Norman Hymowitz، نويسنده , , Joseph Schwab، نويسنده , , Christopher Keith Haddock، نويسنده , , Sara Pyle، نويسنده , , Sarah Meshberg، نويسنده ,
Few pediatricians address tobacco in the patients they treat, and pediatric residency training programs are not preparing them to meet the tobacco challenge. The Pediatric Residency Training on Tobacco Project is a 4-year randomized prospective study of the effectiveness of training pediatric residents to intervene on tobacco in patients and parents. In the present report, we present findings from the Baseline Patient Tobacco Survey.
Fifteen pediatric residency-training programs were assigned randomly to Special and Standard Training Conditions. The Baseline Patient Tobacco Survey, which was administered to a representative sample of patients, ages 12–21, at the start of the study, addressed background characteristics, family and peer smoking behavior, rules about smoking in the home and elsewhere, patient smoking behavior, attitudes towards quitting, other forms of tobacco use, knowledge and beliefs about smoking, and resident intervention on tobacco.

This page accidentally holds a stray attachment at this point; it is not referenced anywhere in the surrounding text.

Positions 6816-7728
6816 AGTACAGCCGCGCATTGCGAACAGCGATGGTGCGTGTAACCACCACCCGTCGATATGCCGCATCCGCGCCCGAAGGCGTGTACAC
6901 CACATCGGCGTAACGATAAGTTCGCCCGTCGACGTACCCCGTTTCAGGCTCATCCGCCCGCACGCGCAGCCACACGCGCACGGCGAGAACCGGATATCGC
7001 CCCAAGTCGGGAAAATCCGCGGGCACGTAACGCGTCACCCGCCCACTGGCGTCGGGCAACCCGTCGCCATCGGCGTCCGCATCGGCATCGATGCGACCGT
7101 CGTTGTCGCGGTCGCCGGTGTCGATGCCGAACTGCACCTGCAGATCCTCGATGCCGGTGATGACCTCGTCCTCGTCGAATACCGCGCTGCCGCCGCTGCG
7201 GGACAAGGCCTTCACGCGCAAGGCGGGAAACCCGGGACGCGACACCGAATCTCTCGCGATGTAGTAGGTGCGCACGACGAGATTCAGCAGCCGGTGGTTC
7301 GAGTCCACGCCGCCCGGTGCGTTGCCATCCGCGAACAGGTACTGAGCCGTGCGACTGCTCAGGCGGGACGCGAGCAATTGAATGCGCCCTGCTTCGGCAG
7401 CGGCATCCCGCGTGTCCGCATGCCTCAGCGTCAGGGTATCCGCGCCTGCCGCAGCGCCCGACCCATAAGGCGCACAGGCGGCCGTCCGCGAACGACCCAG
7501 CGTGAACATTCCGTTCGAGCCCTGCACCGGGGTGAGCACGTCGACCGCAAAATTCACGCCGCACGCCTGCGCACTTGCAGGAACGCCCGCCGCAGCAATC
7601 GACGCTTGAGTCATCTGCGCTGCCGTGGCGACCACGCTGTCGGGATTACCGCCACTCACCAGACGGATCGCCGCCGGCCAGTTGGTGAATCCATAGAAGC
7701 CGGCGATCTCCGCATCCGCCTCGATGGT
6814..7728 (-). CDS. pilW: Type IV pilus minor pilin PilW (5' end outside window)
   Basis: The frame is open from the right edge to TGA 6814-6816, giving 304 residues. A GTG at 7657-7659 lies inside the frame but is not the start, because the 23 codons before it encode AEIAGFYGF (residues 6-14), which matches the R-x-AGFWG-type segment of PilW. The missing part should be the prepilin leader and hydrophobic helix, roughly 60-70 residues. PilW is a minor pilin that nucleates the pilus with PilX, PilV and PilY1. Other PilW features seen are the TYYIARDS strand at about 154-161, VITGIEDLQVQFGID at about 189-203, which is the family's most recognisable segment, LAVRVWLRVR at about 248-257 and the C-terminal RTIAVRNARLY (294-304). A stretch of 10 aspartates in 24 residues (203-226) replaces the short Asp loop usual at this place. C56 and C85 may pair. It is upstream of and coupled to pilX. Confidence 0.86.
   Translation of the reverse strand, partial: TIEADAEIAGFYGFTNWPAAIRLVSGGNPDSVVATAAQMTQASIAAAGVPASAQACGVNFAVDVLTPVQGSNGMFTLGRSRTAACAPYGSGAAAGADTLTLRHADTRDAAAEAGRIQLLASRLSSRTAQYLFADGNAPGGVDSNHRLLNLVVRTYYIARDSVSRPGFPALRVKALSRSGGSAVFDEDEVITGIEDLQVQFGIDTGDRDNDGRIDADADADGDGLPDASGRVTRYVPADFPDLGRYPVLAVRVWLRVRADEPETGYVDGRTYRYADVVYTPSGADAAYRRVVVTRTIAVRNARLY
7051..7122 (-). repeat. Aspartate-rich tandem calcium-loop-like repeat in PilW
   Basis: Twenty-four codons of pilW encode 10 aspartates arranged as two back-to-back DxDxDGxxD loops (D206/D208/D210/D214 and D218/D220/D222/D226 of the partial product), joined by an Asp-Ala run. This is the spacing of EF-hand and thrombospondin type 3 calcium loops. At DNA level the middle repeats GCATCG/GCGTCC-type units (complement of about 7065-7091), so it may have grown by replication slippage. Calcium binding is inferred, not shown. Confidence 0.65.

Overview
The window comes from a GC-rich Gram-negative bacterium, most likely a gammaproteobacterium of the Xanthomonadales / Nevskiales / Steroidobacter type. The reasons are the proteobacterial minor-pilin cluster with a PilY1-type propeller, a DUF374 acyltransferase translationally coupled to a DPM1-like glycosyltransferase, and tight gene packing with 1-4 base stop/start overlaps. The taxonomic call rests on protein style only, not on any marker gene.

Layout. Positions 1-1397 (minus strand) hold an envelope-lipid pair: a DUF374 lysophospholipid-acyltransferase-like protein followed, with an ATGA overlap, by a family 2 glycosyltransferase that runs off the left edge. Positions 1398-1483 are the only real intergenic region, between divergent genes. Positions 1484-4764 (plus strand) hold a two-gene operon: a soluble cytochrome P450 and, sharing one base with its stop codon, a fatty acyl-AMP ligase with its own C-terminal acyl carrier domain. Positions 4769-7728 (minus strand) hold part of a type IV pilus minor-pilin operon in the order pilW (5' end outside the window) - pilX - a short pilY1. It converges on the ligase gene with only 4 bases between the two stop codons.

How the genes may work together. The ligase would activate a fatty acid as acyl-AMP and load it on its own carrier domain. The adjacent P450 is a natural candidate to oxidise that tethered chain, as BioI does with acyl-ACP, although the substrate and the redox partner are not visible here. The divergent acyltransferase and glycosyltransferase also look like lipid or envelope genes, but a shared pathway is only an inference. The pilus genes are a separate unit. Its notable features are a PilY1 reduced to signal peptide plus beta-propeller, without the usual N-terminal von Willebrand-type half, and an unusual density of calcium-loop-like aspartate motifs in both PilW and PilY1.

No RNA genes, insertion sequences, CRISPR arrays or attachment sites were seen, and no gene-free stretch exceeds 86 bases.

Patients associated with the Special and Standard Training sites were similar with respect to demographic characteristics, smoking behavior, attitudes and knowledge, and receipt of resident intervention on ETS, prevention of smoking onset, and smoking cessation. About 60% of the patients indicated that their resident asked about smoking, 44% indicated their resident talked with them about not starting to smoke, and 23% of the current smokers indicated that their resident offered to help them stop smoking.
The findings from the Baseline Patient Tobacco Survey describe the characteristics of the population under study, indicate that the two experimental groups were similar at the start of the program, and underscore the need to prepare pediatric residents to address tobacco.